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A BDSM teddy bear illustrates high fashion’s dire woes

So, Balenciaga is in the news again for all the wrong reasons.

This time with accusations of portraying young children in extremely inappropriate ad campaigns, which feature dark cryptic hints about child  porn and promoting stuffed teddy bears dressed in punk/bondage gear.

Apart from the obvious, which is never, ever involve children with any of this fashion nonsense, I’m just wondering about the brand’s direction in a general sense.

Who on earth is going to buy a stuffed bear dressed in BDSM gear anyway?

Maybe you need to go back to the drawing board, Balenciaga – if you’re still in business at the end of the year, that is – and make some pretty dresses.

The Balenciaga situation is more sinister, but it’s a shame just a few brands take up all the air space by linking up with a Kardashian, or a problematic Kanye, or drawing hype about a dress that was sprayed onto pin-thin supermodel Bella Hadid in real time.

While we are distracted by bondage bears and circuses there are some very beautiful clothes that fly under the radar.

I spent a quiet couple of hours going through all the runway collections last week and was gasping with admiration at some of the designs from reliable houses such as Christopher Kane, Erdem, Andrew Gn and Alberta Ferretti.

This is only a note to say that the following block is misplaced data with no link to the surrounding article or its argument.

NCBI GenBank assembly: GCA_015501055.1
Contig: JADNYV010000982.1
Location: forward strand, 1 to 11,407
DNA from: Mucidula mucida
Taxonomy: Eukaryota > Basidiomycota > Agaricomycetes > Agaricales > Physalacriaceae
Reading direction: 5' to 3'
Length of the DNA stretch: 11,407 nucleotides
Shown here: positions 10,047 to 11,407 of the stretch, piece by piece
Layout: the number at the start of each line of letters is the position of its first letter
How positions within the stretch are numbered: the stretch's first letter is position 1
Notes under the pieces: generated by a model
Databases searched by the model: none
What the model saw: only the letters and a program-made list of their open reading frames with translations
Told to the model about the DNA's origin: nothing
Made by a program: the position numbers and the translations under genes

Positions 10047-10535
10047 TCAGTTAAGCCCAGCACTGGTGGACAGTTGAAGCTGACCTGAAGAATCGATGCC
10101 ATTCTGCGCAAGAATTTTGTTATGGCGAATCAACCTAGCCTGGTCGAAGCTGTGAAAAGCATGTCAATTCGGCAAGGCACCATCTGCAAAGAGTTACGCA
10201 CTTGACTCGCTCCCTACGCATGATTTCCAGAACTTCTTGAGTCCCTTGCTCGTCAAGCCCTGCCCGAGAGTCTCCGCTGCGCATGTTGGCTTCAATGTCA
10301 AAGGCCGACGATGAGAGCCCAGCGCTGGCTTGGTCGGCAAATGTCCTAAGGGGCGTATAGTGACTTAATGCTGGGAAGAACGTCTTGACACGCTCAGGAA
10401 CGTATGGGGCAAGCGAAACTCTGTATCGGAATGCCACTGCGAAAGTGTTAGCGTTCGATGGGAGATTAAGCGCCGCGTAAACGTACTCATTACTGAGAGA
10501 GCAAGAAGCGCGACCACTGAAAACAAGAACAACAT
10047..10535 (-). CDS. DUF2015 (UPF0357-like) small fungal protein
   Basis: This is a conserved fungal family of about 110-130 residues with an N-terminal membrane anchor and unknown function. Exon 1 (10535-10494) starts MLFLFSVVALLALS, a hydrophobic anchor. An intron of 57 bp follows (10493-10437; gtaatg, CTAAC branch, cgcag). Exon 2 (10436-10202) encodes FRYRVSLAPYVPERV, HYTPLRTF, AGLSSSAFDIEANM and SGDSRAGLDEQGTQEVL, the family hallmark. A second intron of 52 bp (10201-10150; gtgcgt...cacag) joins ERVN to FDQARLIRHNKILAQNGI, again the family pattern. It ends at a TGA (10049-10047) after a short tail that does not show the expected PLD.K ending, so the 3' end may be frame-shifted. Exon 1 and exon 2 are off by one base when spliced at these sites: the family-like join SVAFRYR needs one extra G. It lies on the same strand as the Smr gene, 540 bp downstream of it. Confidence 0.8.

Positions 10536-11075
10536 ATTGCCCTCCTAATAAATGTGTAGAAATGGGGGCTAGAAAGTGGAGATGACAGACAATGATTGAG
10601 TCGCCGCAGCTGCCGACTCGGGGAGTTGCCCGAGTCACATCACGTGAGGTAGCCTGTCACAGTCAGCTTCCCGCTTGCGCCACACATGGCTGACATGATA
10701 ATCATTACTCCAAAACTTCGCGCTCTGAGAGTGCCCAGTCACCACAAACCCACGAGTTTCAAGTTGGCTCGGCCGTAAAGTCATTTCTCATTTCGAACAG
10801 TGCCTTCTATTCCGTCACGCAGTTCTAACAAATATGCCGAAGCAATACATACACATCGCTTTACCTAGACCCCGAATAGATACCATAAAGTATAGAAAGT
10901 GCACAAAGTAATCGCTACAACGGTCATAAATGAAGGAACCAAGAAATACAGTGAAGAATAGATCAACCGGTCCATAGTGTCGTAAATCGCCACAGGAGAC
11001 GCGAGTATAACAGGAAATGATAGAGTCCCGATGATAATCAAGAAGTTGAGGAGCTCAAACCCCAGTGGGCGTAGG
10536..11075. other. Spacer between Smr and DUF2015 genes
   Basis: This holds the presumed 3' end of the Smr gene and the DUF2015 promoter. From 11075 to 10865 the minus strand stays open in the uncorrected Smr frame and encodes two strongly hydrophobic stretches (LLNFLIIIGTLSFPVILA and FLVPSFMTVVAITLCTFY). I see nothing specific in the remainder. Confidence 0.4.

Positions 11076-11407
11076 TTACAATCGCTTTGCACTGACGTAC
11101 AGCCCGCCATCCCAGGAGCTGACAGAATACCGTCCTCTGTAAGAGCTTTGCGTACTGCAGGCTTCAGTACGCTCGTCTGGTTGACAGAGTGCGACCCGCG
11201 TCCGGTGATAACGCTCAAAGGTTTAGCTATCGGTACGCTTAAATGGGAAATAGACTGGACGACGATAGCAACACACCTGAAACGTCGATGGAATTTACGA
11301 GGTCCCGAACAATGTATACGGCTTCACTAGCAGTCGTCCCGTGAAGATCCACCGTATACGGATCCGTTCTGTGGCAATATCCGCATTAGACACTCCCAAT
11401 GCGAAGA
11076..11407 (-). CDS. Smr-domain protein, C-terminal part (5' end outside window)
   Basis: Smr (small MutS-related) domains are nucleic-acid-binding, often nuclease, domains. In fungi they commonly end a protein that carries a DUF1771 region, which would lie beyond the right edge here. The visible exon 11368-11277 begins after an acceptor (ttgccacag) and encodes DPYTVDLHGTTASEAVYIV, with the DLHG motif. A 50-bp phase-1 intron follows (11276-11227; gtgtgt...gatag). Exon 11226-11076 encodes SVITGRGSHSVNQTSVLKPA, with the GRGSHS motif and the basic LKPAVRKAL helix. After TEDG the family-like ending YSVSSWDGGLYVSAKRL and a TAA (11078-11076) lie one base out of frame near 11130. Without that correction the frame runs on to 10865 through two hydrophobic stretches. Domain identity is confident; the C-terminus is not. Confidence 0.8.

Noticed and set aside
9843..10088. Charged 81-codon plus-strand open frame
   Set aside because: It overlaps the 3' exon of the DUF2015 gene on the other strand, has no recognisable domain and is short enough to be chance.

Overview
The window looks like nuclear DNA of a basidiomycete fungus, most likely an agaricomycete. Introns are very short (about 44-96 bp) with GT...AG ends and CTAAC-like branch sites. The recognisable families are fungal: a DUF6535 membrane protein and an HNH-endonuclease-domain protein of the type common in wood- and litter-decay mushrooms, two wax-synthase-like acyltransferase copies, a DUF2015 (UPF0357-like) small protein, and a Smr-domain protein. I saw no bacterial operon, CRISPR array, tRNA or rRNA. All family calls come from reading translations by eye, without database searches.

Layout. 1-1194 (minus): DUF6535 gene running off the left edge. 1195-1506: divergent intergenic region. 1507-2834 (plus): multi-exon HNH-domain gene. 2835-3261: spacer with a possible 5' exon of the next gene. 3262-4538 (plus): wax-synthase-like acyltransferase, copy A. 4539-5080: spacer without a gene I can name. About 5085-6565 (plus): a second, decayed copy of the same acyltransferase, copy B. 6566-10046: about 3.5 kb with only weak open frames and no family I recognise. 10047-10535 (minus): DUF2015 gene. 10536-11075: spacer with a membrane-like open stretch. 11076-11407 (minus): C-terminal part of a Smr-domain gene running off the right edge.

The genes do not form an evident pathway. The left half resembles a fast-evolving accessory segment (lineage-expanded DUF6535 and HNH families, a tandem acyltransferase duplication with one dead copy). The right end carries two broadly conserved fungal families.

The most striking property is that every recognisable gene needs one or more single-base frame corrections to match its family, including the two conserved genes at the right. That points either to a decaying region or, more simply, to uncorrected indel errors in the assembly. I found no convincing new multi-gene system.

While Rihanna is featuring Johnny Depp in one of her inexplicable Fenty shows, the stalwarts like Dries Van Noten and Giorgio Armani are quietly sending out beautiful, wearable and thoughtful clothes.

There are nice clothes out there, but by God you have to search for them!

Glossies not helping

The few fashion magazines still circulating are no help anymore.

Every article is undisguised contra for the luxury advertisers who are still left, or endless stories on the newest Cartier boutique to open, or a Van Cleef & Arpels flower necklace, or some weird Louis Vuitton clothes that aren’t particularly useful for the average shopper.

I’d bite the bullet and follow the dreaded influencers, but so many of them look like hell anyway.

Models show off a Christopher Kane collection in September, a label that is getting it right.

A major fashion retailer was promoting a story recently entitled “How to layer like a fashion insider”, and when I clicked into the piece I was stunned.

The “insider” looked like she had layered whatever she reached for first at the end of the bed: a tiered nylon skirt over pants, worn with muddy work boots, a logo T-shirt under an ugly red sweater, a black oversized coat and thick knitted khaki leg warmers – like an animated jumble sale by way of the disposal store.

Maybe I’m past it, and not down with what the kids are wearing these days, but I did wonder exactly what she was “inside” of.

She was probably a stylist, because in the ironic, jaded, upside-down world of fashion, the most in-demand people often look the least “fashionable”, like the bald hairdresser, the manicurist with bitten nails, or the stylists who wear their own version of a nondescript uniform.

The industry is really not making it easy for us.



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